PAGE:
Thought I'd share a bit of the process behind the scenes, as I'm currently booking a tour at the moment, and thought it might be of interest to some of you, especially those of you in bands. Personally speaking, I tend to hire venues and promote each show on a tour myself - not ideal, as it's a lot of work, but smaller, DIY promoters aren't always available or musically fitted, so I tend to just avoid that altogether and go it alone where I can.
OK, so first off, you have to have an idea about the general level of the band. For me, this means I can't really approach any venue over 100 capacity, as the demand for tickets past that point just won't be there, which means I'll lose money, the venue won't be very pleased with me (and that will effect any future events I try and organise with them), and I'll end up playing to a half empty venue. Which sucks. So I lean on my knowledge of playing small venues for 15+ years now and pick the ones I think I can probably afford to hire without having a shit time. This is a lot of trial and error, sadly.
Once you've located one of these venues in cities you think you'll have a good time in (trial and error again) you have to pick a week or so in a month where you think you can maximise the availability of your fans. Bank holidays, easter, summer, and general large swathes of the year for no apparent reason, are still sort of no-go's. Satan did a few dates a little too close to Halloween a few years back, and they were dire. About 6 months down the line, we did the same venues just not around any kind of holiday, and they were packed. Lesson learned.
Always at the back of your mind, you'll be thinking 'why do I have to do this? Can't someone else do all this for me?' and the answer, sadly, is no. Without a booking agent (that's a whole other thing), you'll have to work independently. Smaller promoters do exist, and it's always worth saying hello to as many as you can in your particular genre, as they're worth their weight in gold at the moment. The bigger promoters in your city of choice will pretty much only work with bands and artists on rosters of booking agents.
Back in the early days of satan, we'd have a huge database of these DIY guys, and we'd tap them up whenever we wanted to hit the road, to add to gigs we could easily just do ourselves at little sweatbox venues. It's a whole different world these days of course, and my list of familiar faces in the biz gets smaller every year, but it's still worth keeping them close if you can.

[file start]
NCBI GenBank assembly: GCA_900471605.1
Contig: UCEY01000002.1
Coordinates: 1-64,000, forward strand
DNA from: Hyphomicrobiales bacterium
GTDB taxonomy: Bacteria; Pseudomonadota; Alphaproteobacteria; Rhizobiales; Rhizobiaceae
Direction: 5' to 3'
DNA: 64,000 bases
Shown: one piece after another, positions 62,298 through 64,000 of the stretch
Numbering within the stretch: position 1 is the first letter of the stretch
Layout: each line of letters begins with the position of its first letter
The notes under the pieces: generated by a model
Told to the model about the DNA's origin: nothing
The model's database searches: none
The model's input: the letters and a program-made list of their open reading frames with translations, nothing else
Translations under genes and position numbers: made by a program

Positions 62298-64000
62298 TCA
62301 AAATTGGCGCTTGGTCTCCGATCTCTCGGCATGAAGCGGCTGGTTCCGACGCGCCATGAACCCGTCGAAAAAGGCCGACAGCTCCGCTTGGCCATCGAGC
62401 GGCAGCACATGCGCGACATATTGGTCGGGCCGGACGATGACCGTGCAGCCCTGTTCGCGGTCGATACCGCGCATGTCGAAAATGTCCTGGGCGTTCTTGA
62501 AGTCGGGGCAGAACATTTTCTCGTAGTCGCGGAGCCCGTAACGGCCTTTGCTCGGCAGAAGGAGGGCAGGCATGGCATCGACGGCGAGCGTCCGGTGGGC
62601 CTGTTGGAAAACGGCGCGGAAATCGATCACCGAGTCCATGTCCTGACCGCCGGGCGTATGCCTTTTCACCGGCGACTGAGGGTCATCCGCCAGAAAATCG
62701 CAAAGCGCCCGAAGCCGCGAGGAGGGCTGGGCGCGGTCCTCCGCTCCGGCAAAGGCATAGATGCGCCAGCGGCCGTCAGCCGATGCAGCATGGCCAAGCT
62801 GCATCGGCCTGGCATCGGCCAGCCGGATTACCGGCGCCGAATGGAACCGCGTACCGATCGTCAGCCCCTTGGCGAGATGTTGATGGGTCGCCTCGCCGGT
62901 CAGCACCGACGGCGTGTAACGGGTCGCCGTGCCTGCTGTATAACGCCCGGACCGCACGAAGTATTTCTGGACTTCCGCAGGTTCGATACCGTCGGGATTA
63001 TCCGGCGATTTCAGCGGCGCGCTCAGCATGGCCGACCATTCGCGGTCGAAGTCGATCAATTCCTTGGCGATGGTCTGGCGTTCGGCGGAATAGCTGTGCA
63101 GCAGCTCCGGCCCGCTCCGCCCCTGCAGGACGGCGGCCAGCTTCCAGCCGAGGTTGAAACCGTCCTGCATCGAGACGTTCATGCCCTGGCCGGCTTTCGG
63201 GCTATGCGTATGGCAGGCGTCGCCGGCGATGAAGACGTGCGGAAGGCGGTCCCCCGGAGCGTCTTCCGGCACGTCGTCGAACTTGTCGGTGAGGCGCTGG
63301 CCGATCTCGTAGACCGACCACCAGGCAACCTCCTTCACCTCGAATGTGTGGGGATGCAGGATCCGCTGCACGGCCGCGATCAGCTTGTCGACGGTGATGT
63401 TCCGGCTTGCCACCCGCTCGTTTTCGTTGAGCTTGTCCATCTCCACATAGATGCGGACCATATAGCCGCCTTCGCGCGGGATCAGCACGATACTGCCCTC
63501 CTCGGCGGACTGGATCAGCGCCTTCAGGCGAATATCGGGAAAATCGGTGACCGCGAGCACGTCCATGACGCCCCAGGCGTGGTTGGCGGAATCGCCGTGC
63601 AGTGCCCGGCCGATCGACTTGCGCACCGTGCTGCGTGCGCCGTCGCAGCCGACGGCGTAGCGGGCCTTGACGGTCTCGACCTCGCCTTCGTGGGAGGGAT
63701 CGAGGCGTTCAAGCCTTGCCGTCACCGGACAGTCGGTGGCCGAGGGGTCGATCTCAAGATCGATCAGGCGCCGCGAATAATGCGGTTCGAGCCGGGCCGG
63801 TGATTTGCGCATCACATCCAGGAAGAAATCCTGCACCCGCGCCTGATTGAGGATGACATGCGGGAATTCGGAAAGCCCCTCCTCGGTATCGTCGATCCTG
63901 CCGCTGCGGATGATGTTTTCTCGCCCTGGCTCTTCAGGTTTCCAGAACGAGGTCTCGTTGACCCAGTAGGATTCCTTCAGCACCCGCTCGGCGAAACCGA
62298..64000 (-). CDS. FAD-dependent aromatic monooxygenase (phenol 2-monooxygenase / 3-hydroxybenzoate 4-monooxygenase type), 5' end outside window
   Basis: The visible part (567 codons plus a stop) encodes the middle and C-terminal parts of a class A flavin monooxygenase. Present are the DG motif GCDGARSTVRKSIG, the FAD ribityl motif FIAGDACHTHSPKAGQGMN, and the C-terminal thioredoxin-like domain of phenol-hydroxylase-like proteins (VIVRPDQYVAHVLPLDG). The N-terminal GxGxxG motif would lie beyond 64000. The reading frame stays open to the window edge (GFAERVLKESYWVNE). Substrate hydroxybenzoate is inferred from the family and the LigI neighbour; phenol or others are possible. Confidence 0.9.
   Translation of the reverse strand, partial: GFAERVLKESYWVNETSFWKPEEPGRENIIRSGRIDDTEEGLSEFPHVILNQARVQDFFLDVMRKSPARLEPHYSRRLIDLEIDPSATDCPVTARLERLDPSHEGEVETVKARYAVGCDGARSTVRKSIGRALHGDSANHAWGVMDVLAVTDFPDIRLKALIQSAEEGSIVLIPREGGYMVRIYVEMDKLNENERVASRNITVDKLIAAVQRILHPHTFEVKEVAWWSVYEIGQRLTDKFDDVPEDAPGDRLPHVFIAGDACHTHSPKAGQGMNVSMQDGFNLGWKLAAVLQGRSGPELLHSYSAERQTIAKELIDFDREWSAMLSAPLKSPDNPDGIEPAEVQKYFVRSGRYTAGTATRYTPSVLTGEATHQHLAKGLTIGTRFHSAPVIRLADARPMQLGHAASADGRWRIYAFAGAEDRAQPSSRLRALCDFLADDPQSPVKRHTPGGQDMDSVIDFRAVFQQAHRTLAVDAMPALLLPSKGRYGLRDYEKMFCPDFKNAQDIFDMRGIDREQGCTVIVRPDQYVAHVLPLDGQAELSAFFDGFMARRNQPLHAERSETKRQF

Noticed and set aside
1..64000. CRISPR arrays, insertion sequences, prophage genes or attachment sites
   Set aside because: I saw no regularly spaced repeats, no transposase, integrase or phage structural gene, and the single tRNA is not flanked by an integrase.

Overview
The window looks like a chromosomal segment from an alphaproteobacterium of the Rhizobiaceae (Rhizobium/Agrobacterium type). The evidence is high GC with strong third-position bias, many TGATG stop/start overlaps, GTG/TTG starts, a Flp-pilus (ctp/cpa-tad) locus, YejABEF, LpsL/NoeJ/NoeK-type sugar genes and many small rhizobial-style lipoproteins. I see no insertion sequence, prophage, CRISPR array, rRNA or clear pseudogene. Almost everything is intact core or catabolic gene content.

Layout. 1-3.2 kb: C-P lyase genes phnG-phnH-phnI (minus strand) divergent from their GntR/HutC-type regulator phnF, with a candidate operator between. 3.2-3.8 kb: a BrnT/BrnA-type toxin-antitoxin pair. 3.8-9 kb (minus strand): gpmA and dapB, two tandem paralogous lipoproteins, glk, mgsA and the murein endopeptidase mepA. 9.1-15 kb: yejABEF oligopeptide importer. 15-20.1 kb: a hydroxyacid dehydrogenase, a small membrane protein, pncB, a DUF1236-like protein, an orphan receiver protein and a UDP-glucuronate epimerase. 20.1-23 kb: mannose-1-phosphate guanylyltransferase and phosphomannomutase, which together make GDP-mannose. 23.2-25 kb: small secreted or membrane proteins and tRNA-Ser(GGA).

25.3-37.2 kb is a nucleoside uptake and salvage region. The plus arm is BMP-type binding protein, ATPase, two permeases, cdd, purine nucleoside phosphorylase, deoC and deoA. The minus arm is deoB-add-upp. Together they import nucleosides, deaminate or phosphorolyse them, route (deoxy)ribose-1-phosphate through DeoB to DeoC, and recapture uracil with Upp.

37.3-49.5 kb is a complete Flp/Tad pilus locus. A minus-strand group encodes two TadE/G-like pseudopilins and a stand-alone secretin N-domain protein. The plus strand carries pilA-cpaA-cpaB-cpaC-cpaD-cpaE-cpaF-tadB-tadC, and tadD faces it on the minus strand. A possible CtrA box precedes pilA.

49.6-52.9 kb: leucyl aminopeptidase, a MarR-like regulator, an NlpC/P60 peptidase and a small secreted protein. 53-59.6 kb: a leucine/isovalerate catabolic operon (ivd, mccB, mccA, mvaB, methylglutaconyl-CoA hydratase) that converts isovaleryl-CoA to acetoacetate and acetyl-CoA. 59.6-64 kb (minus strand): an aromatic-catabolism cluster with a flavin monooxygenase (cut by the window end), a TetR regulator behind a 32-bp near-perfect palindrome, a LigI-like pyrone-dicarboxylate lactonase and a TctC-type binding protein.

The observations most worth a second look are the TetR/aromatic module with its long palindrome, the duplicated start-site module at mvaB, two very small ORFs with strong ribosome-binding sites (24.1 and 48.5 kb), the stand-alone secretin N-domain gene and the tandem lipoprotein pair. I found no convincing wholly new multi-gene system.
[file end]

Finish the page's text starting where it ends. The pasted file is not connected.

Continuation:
Once you've sorted all that out, and paid to hire venues, you need to think about what your night is going to look like. You'll need some posters for example, just so the venue can stick em up and remind everyone you're coming to town soon. Online stuff is great, don't get me wrong, but there's also a lot to be said for just putting a fucking poster up. So you'll need someone to design a poster if you don't want to do it yourself. Plus, you'll need a support act (or two?), so you'll need to think about who's making your type of music in the area, who's good, and who actually plays live. Sounds obvious, but trust me - you'll soon build a community as people who tick all those boxes tend to be few and far between. Anyway, you'll need to rope them in as soon as you can, so you can start to build the night. Make sure to pay em as well, as there's nothing (and I mean *nothing*) worse than doing free shows for people you don't know.
Also, here's one for you - does the venue you like have a soundsystem? Sounds silly, but the amount of times I've turned up and there either isn't one, or it's falling to pieces or has integral bits missing (here's looking at you, sub woofer that's almost always never there), it doesn't bear thinking about. So that's another thing on your tick list: who rents out a PA? and does that come with a sound tech to help out on the night? Otherwise it'll be you pushing up faders and assembling monitor cables. Which is not ideal, trust me. For those nights satan used to do in a church in Leeds way back when, we'd have to hire a PA, sound guy, and the venue all seperately. Not fun.
Then there's all the other irritating stuff: who's going to be sat on the door all night? Have you got a float for the door entry money? Who's sat on the merch desk? Who does the sound tech need to speak to? Chances are it'll be you to all of those. Trust me, I know how that goes from very personal experience. If you're not comfortable doing any of it though, it's more favours you have to call in, or money you have to pay to people.
So there you go, once you've got all that sorted, you only need to worry about rehearsal, transport, budgets, parking, merch, promotion... the list is always growing. Oh, and obviously you have to do this for each show on the tour. For satan, that meant doing all this madness roughly 5 nights on the bounce every time we decided to tour. And it looks like I'll have to do it all again this time round too.
In short, it's a lot of work. But work that's also really rewarding if all goes to plan. Nothing ever does, 100% anyway, so there are a lot of bumps in the road. For every gig you do for no money in Oxford (6+ hour round trip on a school night), there'll be one at the Scala supporting Apparat. Just remember to keep the faith.